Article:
This book was very well done. The author took a large scope of information, from various nations, and compiled it into a concise, easy-to-read, and often funny book. This is a finance book for those who aren't looking for a numeric answer of what's happening in the economy, but rather an explanation in stories as to how the world is being financially affected by the crisis. Full of anecdotes and interviews that reveal the human side of the crisis. This book looks at what happened to cause the financial problems facing Iceland, Greece, Ireland, Germany, and the US.
This book is divided by character; five specific characters spread over a time line of past eras, the present era, and future eras. The stories move forward from past to future and then reverse to revisit the same characters in opposite order. This book is a project. I read it, and read it, and kept reading it. Finally, I finished, and I was happy I finished all the way through - More though for the accomplishment of it rather than the story itself. I would have hated to have invested so many hours only to put it down half way through. I was only tempted to stop though due to the daunting length, and slow pace; not due to the stories.
There were very profound moments along the way. I especially enjoyed the story lines that are set in the future as they make the reader reflect back on our actions of today and how they will impact the future.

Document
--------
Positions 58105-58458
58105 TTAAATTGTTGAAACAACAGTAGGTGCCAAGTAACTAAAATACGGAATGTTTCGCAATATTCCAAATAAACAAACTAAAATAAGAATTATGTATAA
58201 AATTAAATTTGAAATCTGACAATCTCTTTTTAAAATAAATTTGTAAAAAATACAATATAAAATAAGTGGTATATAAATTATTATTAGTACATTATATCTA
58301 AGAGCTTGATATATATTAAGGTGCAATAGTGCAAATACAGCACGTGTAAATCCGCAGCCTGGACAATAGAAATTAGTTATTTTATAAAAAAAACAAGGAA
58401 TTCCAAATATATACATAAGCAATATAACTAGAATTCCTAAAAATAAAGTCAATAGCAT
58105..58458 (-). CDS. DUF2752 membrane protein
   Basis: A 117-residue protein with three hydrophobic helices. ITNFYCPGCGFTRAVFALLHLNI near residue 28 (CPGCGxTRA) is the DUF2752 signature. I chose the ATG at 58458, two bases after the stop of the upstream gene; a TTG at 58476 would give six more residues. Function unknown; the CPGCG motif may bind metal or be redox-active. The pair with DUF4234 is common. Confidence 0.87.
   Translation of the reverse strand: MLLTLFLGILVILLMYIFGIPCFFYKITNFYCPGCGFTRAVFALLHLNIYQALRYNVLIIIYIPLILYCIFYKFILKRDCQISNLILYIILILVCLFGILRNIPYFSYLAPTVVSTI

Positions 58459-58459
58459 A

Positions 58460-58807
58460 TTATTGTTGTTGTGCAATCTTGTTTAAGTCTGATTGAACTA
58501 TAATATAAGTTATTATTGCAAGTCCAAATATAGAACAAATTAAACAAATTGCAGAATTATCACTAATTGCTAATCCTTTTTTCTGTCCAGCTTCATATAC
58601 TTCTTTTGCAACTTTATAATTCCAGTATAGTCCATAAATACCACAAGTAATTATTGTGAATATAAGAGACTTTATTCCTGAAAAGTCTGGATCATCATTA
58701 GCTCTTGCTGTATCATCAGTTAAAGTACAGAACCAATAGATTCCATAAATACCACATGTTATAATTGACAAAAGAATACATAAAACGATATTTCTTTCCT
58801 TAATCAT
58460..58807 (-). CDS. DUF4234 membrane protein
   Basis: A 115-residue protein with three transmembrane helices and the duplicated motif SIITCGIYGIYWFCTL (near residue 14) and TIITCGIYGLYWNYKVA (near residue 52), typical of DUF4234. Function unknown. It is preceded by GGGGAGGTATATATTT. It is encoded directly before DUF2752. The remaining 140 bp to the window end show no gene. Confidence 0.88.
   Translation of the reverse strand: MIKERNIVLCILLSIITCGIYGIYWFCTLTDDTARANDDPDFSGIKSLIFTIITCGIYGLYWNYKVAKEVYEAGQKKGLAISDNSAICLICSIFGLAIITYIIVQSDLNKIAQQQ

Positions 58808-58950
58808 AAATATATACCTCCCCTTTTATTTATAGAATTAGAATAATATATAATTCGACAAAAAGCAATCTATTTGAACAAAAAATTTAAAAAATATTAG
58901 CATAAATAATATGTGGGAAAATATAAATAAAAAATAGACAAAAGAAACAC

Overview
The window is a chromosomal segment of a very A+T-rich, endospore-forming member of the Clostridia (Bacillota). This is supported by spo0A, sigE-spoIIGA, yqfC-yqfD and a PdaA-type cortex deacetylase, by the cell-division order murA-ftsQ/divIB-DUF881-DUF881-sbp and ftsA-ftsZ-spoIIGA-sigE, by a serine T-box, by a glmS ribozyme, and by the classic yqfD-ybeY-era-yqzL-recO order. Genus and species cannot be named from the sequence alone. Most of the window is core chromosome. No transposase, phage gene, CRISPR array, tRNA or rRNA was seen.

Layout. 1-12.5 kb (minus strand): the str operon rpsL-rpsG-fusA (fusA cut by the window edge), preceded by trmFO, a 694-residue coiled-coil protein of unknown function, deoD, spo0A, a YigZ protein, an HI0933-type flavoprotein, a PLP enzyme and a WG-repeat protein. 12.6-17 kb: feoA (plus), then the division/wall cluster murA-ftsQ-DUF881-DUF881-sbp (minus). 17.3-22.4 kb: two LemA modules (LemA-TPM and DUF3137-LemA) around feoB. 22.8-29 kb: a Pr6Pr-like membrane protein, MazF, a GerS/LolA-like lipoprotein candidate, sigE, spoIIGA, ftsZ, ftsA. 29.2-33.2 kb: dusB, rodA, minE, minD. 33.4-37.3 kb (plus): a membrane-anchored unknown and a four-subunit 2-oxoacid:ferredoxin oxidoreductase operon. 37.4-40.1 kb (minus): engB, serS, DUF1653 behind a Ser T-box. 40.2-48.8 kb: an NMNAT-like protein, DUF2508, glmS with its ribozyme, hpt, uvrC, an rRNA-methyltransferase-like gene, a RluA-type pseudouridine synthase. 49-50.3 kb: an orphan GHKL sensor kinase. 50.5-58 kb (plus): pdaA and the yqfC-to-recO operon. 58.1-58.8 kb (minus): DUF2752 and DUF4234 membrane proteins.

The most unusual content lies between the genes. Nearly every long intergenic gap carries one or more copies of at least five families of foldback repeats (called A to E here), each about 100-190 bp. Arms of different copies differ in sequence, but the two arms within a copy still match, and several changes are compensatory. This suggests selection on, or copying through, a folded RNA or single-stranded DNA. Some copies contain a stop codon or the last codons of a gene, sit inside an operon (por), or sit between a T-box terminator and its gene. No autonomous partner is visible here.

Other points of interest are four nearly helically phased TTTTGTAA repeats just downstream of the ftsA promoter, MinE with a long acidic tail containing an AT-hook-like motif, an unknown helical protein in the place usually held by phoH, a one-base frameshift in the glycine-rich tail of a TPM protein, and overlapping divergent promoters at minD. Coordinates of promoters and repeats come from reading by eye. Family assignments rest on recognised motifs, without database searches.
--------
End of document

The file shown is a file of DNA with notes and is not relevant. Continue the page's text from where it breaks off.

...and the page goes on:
I think this is a book that will loved by some and unloved by some. As for me, I am undecided, borderline indifferent. My best recommendation is to read it for yourself and see. There is something for everyone. Is it worth the while it takes to accomplish this massive project? That is questionable.
Mackenzie Ford is the pen name of Peter Watson. As Ford, he's written two books as of now. This is the second. The other is Gifts of War. His writing style is excellent and the story lines portray very real life complications and real emotions. The only downside is the ending doesn't wrap up, it just ends. This is the case with both books; however, Clouds Beneath the Sun includes a very brief epilogue for those of us who just want to know what came of the main characters later in life. Some might find the ending a bit harsh, but I appreciated it for just this reason. I am glad I read it. It's one you can't help but think about days afterward. I will continue to read future Ford books if there are any.
I really wanted to like this book, I mean I REALLY WANTED TO LIKE IT! I didn't even wait for it to come up on my WL, instead I bought it. I was so excited. And therein, I think, lies the problem. My expectations were too high. Sigh. Anyway, it didn't hit the mark with me (although I generally tend to be unimpressed by all young adult books, so I'm not the target audience here). In any case, it had its ups and downs, and I rate it middle of the road on overall impact.
This book speaks my language. I love this author. I especially loved the chapter dedicated to women who know they will not have children, for any various reason, and she named them the Auntie Brigade. I learned from this book a lot on the history of marriage in society. There is strength in knowing who you are and having the conviction to live the life that's right by you.
I started listening to this on audio on a long car trip. I picked up reading it in the middle for about 150 pages but found I liked the audio much better, so I finished it by listening. I liked it, but often I found myself feeling I'd read this before. It's a very solid mix of Harry Potter and Twilight. The Harry Potter-type plot I enjoyed - the old manuscript, the ancient alchemy, etc. The Twilight-type plot not so much - the vampire and girl forbidden relationship aspect. If you liked both HP and Twilight, you'd like this. Or, if you've never read either, then this will be all new to you.